Dan Harmon (author) from Boise, Idaho on September 26, 2012:

Oh yes. The plastic liners that slide in are probably good for a lifetime and the professionally sprayed ones nearly as long.

The one illustrated here isn't as tough but with a little care will likely be in good shape when you finally get rid of the pickup. Mine has now been there for over 5 years now and is still in very good condition.

Lyla Burns on September 26, 2012:

I didn't even know you could get a pain on truck bedliner, that's really cool! The only bedliners in Huntington Beach that I've seen have been put in there. Is there a difference in durability between the two? http://tuffskinbedliner.net

jennHarv912 on November 04, 2011:

You should check out a DualLiner, they are really one of the best options out there. I got mine from www.DualLiner.com and it has kept my truck good as new for a couple years now.

Dan Harmon (author) from Boise, Idaho on October 17, 2011:

I doubt that it's that bad, but yes, it is a nasty chemical. Once my gloves dissolved, however I might as well finish what I was doing; my hands were already covered in it.

doc_benzene on October 17, 2011:

You do realize that xylene is a carcinogen and that handling it without gloves probably knocked 2 yrs off your life.

Dan Harmon (author) from Boise, Idaho on August 31, 2011:

You're more than welcome. A good bedliner is something I've always wanted and the one I ended up with fits my needs perfectly for a low cost.

mabmiles on August 30, 2011:

Glad to find this interesting hub!Thanks for posting.

Dan Harmon (author) from Boise, Idaho on May 27, 2011:

I had one of the drop in plastic liners and hated it. It was slick and everything slid everywhere and collected water under it so I always felt like I needed to remove it and let it dry.

To each their own, though - I hope you are happy with your liner.

Sarah Hill on May 27, 2011:

It looks like you did a pretty good job. I got mine from BuyAutoTruckAccessories.com and have been pretty happy with it. I wanted the drop-in plastic bed liner so mine was a bit different, but whatever gets the job done for you!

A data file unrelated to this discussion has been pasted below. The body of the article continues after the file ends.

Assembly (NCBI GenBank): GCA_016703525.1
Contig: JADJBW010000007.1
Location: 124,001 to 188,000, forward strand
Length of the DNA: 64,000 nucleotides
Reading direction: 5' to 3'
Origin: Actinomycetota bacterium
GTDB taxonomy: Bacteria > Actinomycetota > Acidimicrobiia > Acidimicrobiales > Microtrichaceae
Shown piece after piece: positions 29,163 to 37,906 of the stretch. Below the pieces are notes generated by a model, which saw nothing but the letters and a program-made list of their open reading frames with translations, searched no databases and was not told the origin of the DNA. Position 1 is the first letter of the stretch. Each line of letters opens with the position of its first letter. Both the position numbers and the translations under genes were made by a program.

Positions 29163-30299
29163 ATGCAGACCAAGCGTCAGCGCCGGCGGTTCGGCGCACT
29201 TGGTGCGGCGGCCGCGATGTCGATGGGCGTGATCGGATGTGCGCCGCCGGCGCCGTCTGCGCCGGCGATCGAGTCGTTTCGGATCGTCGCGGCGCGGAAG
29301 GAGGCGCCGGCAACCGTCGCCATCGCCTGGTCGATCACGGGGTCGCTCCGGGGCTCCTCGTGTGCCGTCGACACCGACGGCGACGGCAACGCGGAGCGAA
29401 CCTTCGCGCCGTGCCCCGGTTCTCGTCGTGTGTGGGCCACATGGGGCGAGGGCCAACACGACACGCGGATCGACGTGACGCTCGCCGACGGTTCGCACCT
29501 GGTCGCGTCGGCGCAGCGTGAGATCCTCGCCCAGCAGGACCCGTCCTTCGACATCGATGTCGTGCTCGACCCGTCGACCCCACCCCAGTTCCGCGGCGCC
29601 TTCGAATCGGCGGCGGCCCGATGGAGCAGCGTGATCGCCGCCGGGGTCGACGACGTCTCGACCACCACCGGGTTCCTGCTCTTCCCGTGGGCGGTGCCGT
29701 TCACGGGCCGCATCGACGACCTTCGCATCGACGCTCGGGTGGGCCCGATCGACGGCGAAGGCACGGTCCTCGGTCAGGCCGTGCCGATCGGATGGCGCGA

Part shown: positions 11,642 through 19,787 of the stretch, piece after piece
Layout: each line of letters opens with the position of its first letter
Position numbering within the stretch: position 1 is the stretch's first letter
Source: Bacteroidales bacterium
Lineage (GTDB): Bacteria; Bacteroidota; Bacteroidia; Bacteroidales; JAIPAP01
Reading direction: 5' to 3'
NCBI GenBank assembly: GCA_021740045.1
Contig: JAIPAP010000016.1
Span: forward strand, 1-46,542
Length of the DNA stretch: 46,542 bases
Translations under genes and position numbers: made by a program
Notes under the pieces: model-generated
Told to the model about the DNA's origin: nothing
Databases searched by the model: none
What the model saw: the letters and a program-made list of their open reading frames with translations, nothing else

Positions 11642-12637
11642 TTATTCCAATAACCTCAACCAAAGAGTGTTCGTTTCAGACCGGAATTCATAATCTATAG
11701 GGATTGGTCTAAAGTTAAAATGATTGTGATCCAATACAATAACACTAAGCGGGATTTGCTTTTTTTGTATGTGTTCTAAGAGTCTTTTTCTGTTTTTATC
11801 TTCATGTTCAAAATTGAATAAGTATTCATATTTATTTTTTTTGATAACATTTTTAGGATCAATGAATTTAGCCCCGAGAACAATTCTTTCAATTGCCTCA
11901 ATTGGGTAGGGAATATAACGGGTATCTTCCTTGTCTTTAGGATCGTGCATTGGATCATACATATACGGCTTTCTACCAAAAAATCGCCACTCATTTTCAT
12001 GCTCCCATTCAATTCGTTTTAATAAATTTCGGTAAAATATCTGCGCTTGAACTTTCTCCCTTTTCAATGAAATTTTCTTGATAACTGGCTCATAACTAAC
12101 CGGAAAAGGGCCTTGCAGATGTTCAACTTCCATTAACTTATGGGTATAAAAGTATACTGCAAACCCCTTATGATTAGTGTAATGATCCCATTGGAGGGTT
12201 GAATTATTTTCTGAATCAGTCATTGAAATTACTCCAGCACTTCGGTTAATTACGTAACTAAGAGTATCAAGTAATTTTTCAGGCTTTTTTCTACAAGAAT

Dan Harmon (author) from Boise, Idaho on July 26, 2010:

Yes, the color turned out well - it was one of the deciding factors in choosing the bed liner I did.

As for spray-on bed liners, I haven't tried one as I don't have a spray gun appropriate for the task. I would have some questions, though:

How rough is the finished surface? I wanted a fairly rough surface to prevent sliding loads and am not sure how a spray gun would do that very well.

How thick would it be? Bed liners need to be pretty thick - without many many coats how would that work out? Does it need a special high dollar spray gun?

What about overspray? I've never painted without some overspray, on the floor if nowhere else, but it also gets on walls, ceilings and light fixtures, etc. Can it be cleaned up reasonably easy? Will overspray in the air drift to another part of the truck (hood?) and still be wet enough to stick? That could get ugly!

Safety? Does it require a special mask to wear while spraying?

I just don't know. The bed liner I used wasn't hard to paint and roll on, but (discounting extra masking efforts) it was certainly more difficult than spraying would be. If you put one on, let me know which way you went and how it turned out.

Autoaficianado from California on July 26, 2010:

Great job with the hub, wilderness! Great choice color for the bed-liner, as it compliments the paint job of the truck well. I'm contemplating whether or not I should use a spray-on or paint-on bed-liner for my own truck.. What are your thoughts?

Dan Harmon (author) from Boise, Idaho on July 05, 2010:

They really are nice, aren't they? Protection for the bed, good looks and they really do help the sliding problem a lot.

ethernetgoldmine on July 05, 2010:

I have a spray in liner on my 2000 Ranger, it helps keep some things from sliding around and is quite tough.

Dan Harmon (author) from Boise, Idaho on July 04, 2010:

Well, I've seen it used for undercoating and even a garage floor, too! Thanks for the comment and compliment.

Denise Handlon from North Carolina on July 04, 2010:

Hey, Congrats on your hubnugget nomination, wilderness. By the way, I have NO TRUCK and no need for a bed liner, but the hub was clear, with lots of useful info. Great job.

Dan Harmon (author) from Boise, Idaho on July 04, 2010:

Money, Pamela & Ripple - thank you for the comments. I've been out with family the last few days and didn't even know I'd been nominated!

Michelle Simtoco from Cebu, Philippines on July 04, 2010:

Announcement: This hub is a Hubnugget Wannabe! Please check it out now and join the Hubnugget fun! https://hubpages.com/hubnuggets10/hub/The-hubnugge...

Pamela Oglesby from Sunny Florida on July 04, 2010:

It looks like you explained painting the truck liner very well, not something I would tackle but many would. Congrats on your nomination.

Money Glitch from Texas on July 03, 2010:

Congrats on being a nominee in this week's HubNuggets Wannabes contest. Good luck to you!

Dan Harmon (author) from Boise, Idaho on June 07, 2010:

As I say, I'm happy with it even though it isn't nearly as tough as the rhino liner. Thanks for the comment.

lxxy from Beneath, Between, Beyond on June 07, 2010:

Thanks. I'll keep this in mind--may need to buy a truck or two for the biz.